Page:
Every day I read the newspaper from the part of France where I used to live - La Dépêche du Midi, and I discover that drowning isn’t fatal in France. I regularly come across incidents where people have « noyé » but are in hospital in a critical condition etc.
I certainly recall occasions when a drowning man has been saved by other swimmers, lifeguards…
Thus, he’s been drowning but hasn’t drowned…
there are other instances when someone can be resuscitated… although thought to be dead at first glance…
I think it’s either this year or last… that rise in numbers of incidents to do with bathers drowning/nearly drowning… has highlighted the need for children to be taught to swim properly. A useful and possibly life-saving skill to have.
Interesting to see how the phrases differ…
Learning to swim was compulsory when my kids were in primaire and my DIL who teaches in primaire says it is still so down here. Possibly where schools are miles from any pool it maybe different but mine used to have to go to a nearby hotel which had an outdoor pool and then eventually they transferred to the new sports centre. Used to make me laugh as I used to volunteer to go and help the kids get dry and dressed and some of the towels were no bigger than a face flannel. My kids also did sailing in primaire, hence the need for all of them to learn swimming. My two year old grandson has been in the water since a few months old, he now just throws himself in with papa or maman standing by in case of problems but absolutely no fear at all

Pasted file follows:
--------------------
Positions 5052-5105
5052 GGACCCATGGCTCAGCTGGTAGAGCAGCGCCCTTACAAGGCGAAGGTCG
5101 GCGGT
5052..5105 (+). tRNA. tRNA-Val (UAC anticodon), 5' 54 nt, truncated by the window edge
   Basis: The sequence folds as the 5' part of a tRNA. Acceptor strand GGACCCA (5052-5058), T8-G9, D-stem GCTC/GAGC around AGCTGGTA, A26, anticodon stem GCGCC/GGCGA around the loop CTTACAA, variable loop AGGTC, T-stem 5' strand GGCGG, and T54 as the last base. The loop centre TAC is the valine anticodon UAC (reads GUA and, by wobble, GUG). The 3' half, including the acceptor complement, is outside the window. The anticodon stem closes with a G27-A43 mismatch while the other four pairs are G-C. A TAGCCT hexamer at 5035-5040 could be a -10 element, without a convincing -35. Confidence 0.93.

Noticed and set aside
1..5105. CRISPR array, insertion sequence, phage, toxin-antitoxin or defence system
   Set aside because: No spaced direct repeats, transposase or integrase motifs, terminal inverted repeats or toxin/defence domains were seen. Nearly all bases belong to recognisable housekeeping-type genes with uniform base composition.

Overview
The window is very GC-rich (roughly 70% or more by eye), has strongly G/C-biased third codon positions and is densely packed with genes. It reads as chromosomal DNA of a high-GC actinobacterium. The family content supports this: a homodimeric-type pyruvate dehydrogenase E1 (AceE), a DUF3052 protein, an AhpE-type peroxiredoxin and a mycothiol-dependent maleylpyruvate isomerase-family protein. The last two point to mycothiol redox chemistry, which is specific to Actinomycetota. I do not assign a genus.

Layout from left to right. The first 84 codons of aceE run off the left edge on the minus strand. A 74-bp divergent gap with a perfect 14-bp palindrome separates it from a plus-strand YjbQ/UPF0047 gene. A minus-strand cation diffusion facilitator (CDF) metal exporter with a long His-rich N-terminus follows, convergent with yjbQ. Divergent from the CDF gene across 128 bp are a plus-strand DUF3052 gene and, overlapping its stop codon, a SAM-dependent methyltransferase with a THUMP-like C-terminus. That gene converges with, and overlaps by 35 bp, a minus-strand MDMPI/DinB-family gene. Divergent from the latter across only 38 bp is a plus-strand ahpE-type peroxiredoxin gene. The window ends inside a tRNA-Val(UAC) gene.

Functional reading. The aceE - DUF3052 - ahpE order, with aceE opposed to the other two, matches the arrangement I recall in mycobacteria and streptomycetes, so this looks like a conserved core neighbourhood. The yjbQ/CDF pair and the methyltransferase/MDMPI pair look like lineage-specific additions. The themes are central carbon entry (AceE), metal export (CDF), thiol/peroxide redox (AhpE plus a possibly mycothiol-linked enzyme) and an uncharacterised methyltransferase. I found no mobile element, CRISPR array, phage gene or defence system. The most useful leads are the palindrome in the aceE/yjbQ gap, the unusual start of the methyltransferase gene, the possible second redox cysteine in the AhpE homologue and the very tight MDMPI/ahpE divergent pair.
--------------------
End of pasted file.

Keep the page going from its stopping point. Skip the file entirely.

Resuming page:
It is not only non-swimmers who may be at risk.
The attached article describes issues with hydrocution - thermal shock.
There are of course other potential dangers with swimming in unsupervised lakes and rivers:
currents, submerged objects etc
It’s the language that interested me. For instance, « un homme se noye dans la Mayenne et décède », « un homme de 53 ans meurt noyé ».
If you “drown” you are dead. But not in France.
To say nothing of the germs and diseases you can also pick up. A friend many years ago went swimming in a local gravel pit and because he had recent cuts and grazes on his legs, contracted a very nasty infection indeed.
Noyer and se noyer generally mean to drown (and die) but they can also just mean be submerged and overwhelmed so although personally I might say a frôlé la noyade for a survivor of sinking and breathing in water I can quite see why a journalist wouldn’t bother.
You could think noyer le poisson might be to gild the lily but it is actually to confuse someone with an overwhelming quantity of pointless details.
Thank you. Language is interminably fascinating. How difficult is it to become totally fluent in another language!
…as long as you are not dying to find out